007 : Chromebooks

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Being in-between jobs, I needed a cheap laptop to be able to work outside of my flat in my favorite South London cafes.

I could have got a nice Macbook or the Ubuntu certified Dell XPS13 (or even a Thinkpad) but these tiny machines don’t come cheap and there is a strong change that I would get a work laptop with my next job matching the same specs. So I’d rarther save a grand for a personal laptop that could get the dust in a couple of weeks.

In a nutshell I would be basically look at the following specs:

  • an ultrabook light laptop that I can travel around with in my backpack without killing my back.
  • a lightweight processor (I don’t need that much horsepower for a work station and when I do, I’d rather spin an AWS instance or a baremetal server)
  • fully functional Linux (ideally Ubuntu) I can work on my web applications (Node.js, PHP etc)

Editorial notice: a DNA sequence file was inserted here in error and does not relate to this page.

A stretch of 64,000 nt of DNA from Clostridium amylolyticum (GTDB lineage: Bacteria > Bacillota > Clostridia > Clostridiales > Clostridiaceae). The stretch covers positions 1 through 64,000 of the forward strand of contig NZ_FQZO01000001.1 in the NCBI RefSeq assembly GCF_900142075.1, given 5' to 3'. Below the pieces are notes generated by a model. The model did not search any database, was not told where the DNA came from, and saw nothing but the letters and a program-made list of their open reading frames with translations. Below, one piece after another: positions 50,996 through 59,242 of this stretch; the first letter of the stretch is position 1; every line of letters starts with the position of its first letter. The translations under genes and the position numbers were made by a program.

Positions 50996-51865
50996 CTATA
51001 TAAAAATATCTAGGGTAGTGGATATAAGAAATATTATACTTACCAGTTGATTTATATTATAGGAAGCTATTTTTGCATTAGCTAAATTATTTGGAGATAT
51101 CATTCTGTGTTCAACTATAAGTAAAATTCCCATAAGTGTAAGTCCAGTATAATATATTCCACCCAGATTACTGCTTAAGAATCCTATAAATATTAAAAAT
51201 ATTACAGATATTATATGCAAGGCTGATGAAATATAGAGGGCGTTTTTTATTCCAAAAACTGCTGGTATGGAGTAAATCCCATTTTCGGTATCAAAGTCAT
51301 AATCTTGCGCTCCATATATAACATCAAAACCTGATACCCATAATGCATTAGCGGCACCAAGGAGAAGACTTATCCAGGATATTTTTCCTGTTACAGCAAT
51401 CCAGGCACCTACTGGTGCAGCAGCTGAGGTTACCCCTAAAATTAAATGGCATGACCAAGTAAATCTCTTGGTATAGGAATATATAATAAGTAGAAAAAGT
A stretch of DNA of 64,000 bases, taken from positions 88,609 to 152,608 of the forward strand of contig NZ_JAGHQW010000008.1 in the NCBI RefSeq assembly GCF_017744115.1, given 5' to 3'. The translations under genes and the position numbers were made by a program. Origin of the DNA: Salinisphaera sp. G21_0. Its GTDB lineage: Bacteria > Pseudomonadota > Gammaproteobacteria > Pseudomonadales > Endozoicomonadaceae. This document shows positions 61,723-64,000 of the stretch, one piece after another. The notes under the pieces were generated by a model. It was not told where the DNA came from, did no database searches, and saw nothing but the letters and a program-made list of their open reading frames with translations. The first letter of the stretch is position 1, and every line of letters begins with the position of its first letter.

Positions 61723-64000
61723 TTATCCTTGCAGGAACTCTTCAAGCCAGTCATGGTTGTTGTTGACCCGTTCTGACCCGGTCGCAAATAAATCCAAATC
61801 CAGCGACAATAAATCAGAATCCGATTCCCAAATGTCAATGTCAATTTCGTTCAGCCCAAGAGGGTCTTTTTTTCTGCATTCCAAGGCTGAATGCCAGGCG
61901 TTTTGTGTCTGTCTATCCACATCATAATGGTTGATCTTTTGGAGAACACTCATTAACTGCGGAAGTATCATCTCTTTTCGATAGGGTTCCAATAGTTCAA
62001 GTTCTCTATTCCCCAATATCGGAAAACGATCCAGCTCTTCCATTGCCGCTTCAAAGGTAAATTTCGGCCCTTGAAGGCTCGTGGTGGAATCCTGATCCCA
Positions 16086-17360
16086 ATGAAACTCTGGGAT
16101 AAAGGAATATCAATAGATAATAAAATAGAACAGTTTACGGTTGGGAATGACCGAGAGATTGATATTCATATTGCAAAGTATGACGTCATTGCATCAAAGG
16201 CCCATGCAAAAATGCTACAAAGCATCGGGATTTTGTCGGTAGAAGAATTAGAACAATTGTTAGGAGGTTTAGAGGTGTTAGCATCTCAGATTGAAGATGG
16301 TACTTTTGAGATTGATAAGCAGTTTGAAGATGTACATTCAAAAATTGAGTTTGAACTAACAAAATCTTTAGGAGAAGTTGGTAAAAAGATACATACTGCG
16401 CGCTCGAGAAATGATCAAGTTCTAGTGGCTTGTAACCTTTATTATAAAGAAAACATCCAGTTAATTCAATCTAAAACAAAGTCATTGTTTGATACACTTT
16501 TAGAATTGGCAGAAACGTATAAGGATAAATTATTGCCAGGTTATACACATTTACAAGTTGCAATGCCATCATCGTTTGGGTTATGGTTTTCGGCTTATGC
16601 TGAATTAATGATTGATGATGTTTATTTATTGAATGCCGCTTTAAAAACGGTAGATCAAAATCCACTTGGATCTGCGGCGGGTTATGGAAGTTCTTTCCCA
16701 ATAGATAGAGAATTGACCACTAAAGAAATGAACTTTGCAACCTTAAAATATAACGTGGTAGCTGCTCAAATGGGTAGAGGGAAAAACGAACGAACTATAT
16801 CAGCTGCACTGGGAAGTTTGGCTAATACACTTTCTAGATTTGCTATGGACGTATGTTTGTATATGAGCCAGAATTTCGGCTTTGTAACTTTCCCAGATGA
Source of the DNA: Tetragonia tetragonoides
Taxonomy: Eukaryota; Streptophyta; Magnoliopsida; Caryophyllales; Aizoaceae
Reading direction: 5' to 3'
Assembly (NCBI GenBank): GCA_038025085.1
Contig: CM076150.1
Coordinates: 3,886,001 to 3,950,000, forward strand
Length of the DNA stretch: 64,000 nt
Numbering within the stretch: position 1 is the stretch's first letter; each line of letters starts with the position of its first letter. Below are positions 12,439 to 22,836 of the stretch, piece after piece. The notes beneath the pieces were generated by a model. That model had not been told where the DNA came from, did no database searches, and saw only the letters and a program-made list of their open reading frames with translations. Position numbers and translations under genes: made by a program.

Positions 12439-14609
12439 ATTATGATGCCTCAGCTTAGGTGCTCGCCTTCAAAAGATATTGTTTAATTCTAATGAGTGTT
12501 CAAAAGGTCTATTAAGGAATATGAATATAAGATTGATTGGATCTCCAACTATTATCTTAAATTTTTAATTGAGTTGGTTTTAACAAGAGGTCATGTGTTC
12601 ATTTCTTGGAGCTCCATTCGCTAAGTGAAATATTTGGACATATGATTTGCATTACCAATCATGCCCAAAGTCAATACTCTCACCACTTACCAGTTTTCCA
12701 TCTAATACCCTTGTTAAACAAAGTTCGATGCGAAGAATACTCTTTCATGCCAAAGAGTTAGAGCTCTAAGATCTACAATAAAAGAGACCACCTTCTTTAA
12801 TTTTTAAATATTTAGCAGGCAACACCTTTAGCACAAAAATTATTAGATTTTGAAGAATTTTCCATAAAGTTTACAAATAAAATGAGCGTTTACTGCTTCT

• a Web browser
  • full HD screen (1920 x 1080) with an extra HDMI connection for dual display supported out of the box
  • Less than 300£ so I don’t feel guilty when the laptop will get the dust.

I had a look at the Chromebook line which would fit most of these criteria for about 300 GBP. I ended up getting the Chromebook 14 from Currys.

Mandatory geek setup :

  • There is a bash environment officially suported on Chrome OS which you can customize
  • Also , there is Chromebrew, a missing package manager (a la homebrew on Mac) which support a decent list of software.
  • Obviously, Crouton for a KDE based Ubuntu in chrooted environment for anything else than the limited possibilities above.
  • Installing Playstore on a Chromebook, still experimental though

That’s all for now.

I’ve been using the chromebook on a daily basis (on Ubuntu whenever I needed to do some coding work, ChromeOs otherwise) and I’m happy with it.

The only limitations I found are setting up Vagrant on Crouton. There are some workarounds but I haven’t dig into them yet.

Otherwise all good.

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